Saturday, March 29, 2014

A mom's point of view

When Kayla told me she found a lump, I didn't worry. It runs in the family, I had it and it turned out to be harmless. Of course she didn't mention all her other symptoms so I was stunned when the news was bad. Stage two, how could that be, she's only 24! I started to worry because neither my parents survived cancer, nor had (more recently) my sister in law. When we got the news that her body scan was clear, I began to relax and feel good about her getting over this. We were fortunate to be able to pack up our place in Flagstaff in a day, clean it the next, and move back to Illinois the following day. We were immediately blessed with a place to live thanks to Lisa's connections to the Skinner's. Living on a beautiful golf course was nice but ironic since Tom can't golf and I have no interest it. The loop around it became a peaceful opportunity to jog, walk with Tom, or coax Kayla to walk a bit while feeling like crap from chemo. There is so much more to say but I am going to break it into two categories and just mention the highlights or low-points.
The Bad- Chemo. There is nothing positive about chemo except for the fact that it kills cancer. It was awful seeing your daughter throw up and feel nauseous ALL THE TIME and not be able to do something about it. It was horrible to see her turn 25 and be completely BALD. Everyone said she looked so beautiful still. That's not what I saw, I saw my daughter look like the sick person she really was, and there was nothing I could do about it. Devastating is seeing a nurse come in wearing something close to a hazmat suit, inject your daughter with red poison, and then know that her body fluids are toxic to anyone for the next few days. Helpless is knowing that your daughter is in the operating room for the next 4 hours and she will come out missing body parts that could have nourished her (maybe impossible to have) future children. Dreadful is seeing her skin after so many sessions of radiation that have burned, spotted, cracked, and caused oozing wounds to her healthy skin and scars.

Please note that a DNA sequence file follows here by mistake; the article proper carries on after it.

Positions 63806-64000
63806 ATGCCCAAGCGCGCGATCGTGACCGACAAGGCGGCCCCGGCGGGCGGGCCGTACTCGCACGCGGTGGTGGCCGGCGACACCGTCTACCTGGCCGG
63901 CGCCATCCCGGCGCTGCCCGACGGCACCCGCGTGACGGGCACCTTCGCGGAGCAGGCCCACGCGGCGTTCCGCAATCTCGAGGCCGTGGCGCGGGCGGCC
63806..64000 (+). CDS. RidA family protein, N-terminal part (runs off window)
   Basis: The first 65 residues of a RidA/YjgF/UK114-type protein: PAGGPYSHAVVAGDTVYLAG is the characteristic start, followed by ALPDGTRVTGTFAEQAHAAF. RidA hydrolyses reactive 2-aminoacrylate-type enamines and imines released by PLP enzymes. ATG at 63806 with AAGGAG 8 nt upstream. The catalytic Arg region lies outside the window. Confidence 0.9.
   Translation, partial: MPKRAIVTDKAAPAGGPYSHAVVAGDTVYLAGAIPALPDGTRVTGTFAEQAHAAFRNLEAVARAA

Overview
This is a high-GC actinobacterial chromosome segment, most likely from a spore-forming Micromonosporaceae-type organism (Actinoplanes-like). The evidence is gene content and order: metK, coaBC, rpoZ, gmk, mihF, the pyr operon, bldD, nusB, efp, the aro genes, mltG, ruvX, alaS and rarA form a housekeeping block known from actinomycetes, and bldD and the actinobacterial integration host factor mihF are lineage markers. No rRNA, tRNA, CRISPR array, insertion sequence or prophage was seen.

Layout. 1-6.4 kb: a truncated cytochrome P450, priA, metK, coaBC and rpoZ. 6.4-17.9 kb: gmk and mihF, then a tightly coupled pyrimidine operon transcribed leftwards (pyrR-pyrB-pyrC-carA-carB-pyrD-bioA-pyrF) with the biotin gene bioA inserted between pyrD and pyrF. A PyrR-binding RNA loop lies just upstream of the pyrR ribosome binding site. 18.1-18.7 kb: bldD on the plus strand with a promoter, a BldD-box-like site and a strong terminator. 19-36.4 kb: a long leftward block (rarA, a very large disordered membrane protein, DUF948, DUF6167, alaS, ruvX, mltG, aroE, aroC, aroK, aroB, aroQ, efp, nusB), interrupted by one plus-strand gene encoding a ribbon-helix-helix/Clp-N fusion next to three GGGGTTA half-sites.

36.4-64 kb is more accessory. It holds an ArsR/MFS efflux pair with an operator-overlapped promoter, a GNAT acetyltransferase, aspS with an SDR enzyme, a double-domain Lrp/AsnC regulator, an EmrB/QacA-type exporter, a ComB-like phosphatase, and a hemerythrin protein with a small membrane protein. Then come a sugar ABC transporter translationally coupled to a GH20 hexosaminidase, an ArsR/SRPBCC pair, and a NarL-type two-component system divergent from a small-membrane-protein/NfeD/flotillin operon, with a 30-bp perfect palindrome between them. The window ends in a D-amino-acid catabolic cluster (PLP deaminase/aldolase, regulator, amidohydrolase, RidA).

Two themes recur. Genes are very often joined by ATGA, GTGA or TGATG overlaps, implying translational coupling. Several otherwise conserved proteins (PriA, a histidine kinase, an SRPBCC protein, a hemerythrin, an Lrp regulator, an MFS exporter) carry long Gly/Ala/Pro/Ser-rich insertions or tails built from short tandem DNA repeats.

The Good- The outpouring of love to Kayla and our family has been incredible! It started with the Peterson's and the Skinner's, Kayla's school, and her friends. It continued with the village of Downers Grove and many of our past swimmers and students to fundraise so that Kayla didn't have financial worries on top of everything else. After that, I saw the Underwater hockey community fundraise for Kayla too. Who else would get support from the Blackhawk's organization but Kayla.
I also saw the creativity of my daughter come out as Themo was launched and the continuous making of posters that cheered up her or made us laugh throughout her treatments.
I got to see my already close family become even closer.
Most impressive was the comfort of knowing that people all over the world were praying for Kayla. How could she not get better with all this support! I loved seeing her pink bracelet in Afghanistan or on Churchchill's hand.
Finally, Kayla was gotten a job from all this if she wants it. A new direction for her to give back to others. And isn't that what life is all about, giving to others?! We have been on the giving side and have been very blessed to be on the receiving side too. Thank you every one.


  1. Patty, you said it beautifully. What a special family you have. I cry when my daughter's feelings get hurt..I can't imagine dealing with this. You rock, Mom!

  2. Great post Patty!! I admire your strength as much as Kaylas! Your family has a wonderful gift to always look on the bright side!! ❤ ❤ ❤ you all!